The Jarvis Lecture
The annual Jarvis Lecture on Christianity and Culture is one of the important projects
of the Religious Studies Program. The lecture is supported by a generous gift from the Jarvis Memorial United Methodist Church.
NOTE: Jarvis Memorial United Methodist Church generously supports the Jarvis Lecture
on Christianity and Culture. The ECU Religious Studies Program selects the lecturers.
The views of the lecturers do not necessarily reflect United Methodist theology, or
the beliefs of Jarvis Memorial United Methodist Church Members.
Individuals requesting accommodation under the Americans with Disabilities Act (ADA)
should contact the Department for Disability Support Services at least 48 hours prior to the event
at (252) 328-6799 voice or (252) 328-0899 TTY.
Jarvis Memorial United Methodist Church
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The entire exciting schedule of the Voyages of Discovery series can be found [here].
JARVIS LECTURE DVD
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The 21st Annual Jarvis Lecture on Christianity and Culture
March 5, 2013, 7:00 PM
Dr. Amy-Jill Levine
University Professor of New Testament and Jewish Studies
Title: Strange Bedfellows: The Bible, American Politics, and Homosexuality
Despite the popular refrain of "Separation of Church and State,"
religious views consistently inform American political decisions. Yet, the marriage of
religion and politics is often a less than civil union. To have informed conversations
about the Bible, homosexuality, and politics, we need to ask: What does the Bible say
about homosexuality? Why do people who hold the Bible sacred come to different opinions
on Leviticus and Romans? How does the Bible view governmental mandates concerning
religion? Where, finally, might we find civility and the common good in biblically
informed public policy?
Prominent speakers who have delivered the lecture include:
- Dennis Campbell, Dean, Duke Divinity School.
"The Changing Role of Religion in American Culture." Fall 1992
- Martin Marty, Fairfax M. Cone Distinguished Service Professor of
the History of Modern Christianity, University of Chicago, "What a Way to End a Millennium:
Fundamentalism and Other Hardlines, Today and Tomorrow." Fall 1993
- Walter Wink, Professor of Biblical Interpretation,
Auburn Theological Seminary, "Unmasking the Powers." Fall 1994
- William H. Willimon, Dean of the Chapel and Professor,
Duke Divinity School, "Thinking Like a Christian in the Post-Modern World." Fall 1995
- Os Guinness, author and lecturer,
"The Crisis of Cultural Authority and the Christian Faith." Spring 1997
- Nancy Tatom Ammerman, Professor Sociology of Religion,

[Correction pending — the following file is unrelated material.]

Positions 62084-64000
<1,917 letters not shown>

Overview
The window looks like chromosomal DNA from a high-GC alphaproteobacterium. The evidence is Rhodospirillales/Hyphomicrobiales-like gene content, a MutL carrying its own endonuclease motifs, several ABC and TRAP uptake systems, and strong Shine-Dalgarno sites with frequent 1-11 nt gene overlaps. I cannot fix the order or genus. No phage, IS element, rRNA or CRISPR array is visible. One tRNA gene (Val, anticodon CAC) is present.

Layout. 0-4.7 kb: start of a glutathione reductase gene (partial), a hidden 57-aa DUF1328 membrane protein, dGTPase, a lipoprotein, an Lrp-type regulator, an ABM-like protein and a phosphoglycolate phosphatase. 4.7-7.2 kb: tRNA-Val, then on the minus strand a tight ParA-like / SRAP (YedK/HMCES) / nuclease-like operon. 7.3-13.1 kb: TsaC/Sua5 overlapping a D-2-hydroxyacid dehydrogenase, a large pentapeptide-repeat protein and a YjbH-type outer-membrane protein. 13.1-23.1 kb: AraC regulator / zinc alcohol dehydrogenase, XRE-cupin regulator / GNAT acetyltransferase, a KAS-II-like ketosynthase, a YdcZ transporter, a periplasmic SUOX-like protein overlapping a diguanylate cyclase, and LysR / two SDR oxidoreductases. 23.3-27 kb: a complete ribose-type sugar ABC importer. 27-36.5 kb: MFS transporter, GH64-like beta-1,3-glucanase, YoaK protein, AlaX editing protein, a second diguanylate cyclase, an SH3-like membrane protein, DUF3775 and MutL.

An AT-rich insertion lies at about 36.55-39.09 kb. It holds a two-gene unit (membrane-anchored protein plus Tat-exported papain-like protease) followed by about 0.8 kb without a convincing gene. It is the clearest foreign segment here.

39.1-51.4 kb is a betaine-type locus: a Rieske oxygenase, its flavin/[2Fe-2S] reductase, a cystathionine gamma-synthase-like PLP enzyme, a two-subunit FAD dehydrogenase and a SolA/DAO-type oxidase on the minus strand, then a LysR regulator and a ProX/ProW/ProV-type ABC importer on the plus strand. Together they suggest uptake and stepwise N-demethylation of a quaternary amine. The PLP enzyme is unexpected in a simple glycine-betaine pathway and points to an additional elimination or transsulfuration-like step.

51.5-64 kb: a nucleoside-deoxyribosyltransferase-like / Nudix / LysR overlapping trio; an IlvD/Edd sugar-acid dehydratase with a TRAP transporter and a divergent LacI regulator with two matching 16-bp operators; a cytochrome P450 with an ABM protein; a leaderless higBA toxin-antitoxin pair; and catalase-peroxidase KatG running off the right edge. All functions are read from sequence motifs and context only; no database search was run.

Center for Social and Religious Research, Hartford Seminary, "Christianity in
a Postmodern World: Challenges and Opportunities." Spring 1998
- Bill J. Leonard, Dean, Wake Forest University Divinity School,
"Spirituality in America: Faith or Fad?" Spring 1999
- Lawrence Cunningham, Professor of Theology, University of
Notre Dame, "Thomas Merton: Contemplative Monk as Critic of Culture." Fall 1999
- Huston Smith," Retired Professor of Religion, University of California,
Berkeley, "Why Religion Matters: The Future of Faith in an Age of Disbelief." Fall 2000
- Elizabeth A. Clark, John Carlisle Kilgo Professor of Religion,
Duke University, "What's the Matter with Marriage? Some Early Christian Answers." Fall 2001
- Will D. Campbell, "Speaking His Mind." Fall 2002
- Charles Kimball, chair and professor of Religion at
Wake Forest University, "When Religions Become Evil." Fall 2003
- Christian Smith, Stuart Chapin Distinguished Professor of
Sociology, UNC-CH, "Is 'Moralistic Therapeutic Deism' America's Real Religious Faith?
Popular Religion From the Mouths of American Youth." Fall 2004
- Stanley Hauerwas, Gilbert T. Rowe Professor of Theological
Ethics, Duke University Divinity School, "Why No One Wants to Die in America." Fall 2005
- Phyllis Trible, University Professor of Biblical
Studies at Wake Forest University Divinity School, "Taking Back the Bible." Fall 2006
- William G. Dever, Distinguished Professor of Near Eastern Archaeology, University of Arizona (retired),
"Did God Have a Wife? Archaeology and Folk Religion in Ancient Israel." Spring 2008
Marcus Borg, Hundere Distinguished Professor of Religion and Culture, Oregon State University (retired),
"Christians in the Age of Empire." Fall 2008
Walter Brueggemann, Columbia Theological Seminary (retired),
"Recovery from the Long Nightmare of Amnesia." Spring 2010
Matthew Fox, theologian and author, "Reinventing Christianity." Fall 2010
Dr. J. Kameron Carter, Duke University Divinity School, "Religion and the Post-Racial Condition." Spring 2012